Devin Graham is a talented videographer and photographer.  He got his start organizing and filming/photographing his friends — and later strangers who responded to his calls for volunteers — doing photogenic things.  Most of them are extreme sports and extreme sports activities in beautiful natural locales.  He literally built his resume doing this, uploading the work to his Youtube channel, and for several years now has been a professional videographer who gets paid by major companies to travel the world producing video and pictures.  None of his work is derivative; he doesn’t even appropriate music for his use, all of the soundtracks he utilizes are properly licensed.

Yet Devin got hit with a strike by a rival Youtube channel operator who claimed to completely own calling something “Awesome.”  I’m not making that up.  Not even a little.  Read about it.  The other channel said their channel was built around the “Awesome” brand, and anyone else using that word was infringing.  Devin’s channel is a very popular one, which receives millions of hits per video.  The money he gets for each one from Youtube isn’t inconsequential.  But this other asshat company was able, with less than a minute or two of filing out a form, blacklist a specific video and remove that revenue from Devin.  And if they’d filed two more, Devin would lose his channel.  All automatically.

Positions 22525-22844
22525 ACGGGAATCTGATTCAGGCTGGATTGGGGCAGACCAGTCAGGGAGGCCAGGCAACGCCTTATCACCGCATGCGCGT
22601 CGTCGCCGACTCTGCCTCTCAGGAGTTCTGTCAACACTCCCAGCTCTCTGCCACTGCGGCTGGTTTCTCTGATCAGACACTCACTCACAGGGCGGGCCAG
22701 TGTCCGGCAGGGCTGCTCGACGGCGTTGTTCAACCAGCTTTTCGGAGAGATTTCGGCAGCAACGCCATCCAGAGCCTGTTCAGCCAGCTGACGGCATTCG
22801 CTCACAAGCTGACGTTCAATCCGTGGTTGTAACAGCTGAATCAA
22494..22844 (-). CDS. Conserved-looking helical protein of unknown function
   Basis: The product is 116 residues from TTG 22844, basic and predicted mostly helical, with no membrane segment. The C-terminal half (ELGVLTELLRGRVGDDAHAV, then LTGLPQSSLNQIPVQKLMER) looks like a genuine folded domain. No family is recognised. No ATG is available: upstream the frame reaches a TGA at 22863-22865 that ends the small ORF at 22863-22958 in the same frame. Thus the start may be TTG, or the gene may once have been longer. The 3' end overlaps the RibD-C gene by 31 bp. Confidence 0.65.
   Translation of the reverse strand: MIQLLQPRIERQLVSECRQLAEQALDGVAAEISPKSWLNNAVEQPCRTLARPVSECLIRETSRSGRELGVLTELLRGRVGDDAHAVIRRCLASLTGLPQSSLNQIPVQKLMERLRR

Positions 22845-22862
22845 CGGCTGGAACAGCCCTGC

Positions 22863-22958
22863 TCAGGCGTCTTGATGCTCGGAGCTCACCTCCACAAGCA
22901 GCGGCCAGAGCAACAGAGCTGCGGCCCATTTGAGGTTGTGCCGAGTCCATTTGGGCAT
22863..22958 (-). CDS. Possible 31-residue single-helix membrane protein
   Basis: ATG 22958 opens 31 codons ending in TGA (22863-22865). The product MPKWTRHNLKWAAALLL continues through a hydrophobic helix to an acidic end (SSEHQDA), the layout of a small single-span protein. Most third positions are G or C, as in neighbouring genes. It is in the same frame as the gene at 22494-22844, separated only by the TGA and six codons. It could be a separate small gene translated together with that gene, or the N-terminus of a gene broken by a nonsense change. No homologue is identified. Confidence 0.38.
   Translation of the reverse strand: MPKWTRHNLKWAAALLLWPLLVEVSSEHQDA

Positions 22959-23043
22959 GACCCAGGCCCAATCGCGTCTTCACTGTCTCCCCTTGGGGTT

All of that is just one example.  Disney has a long history of being equally big asshats over copyright.  They do license some things, like Mary Poppins; but others they appropriate from the public domain.  The same public domain they want none of their own work to ever enter.  The last time the United States extended the copyright term, it was called the Mickey Mouse Protection Act by some senators and representatives.  That act extended Mickey Mouse’s copyright to 95 years, and we’re currently at 88 of those.  Disney has seven years to pour money into the pockets of Congress to add as much more time to it as they can.

It’s bullshit.  The concept of perpetual copyright, first of all.  Second, the blatant hypocrisy of their position.  And third, the gall they have to request — however politely — their employees give up a portion of their own wages to support the effort.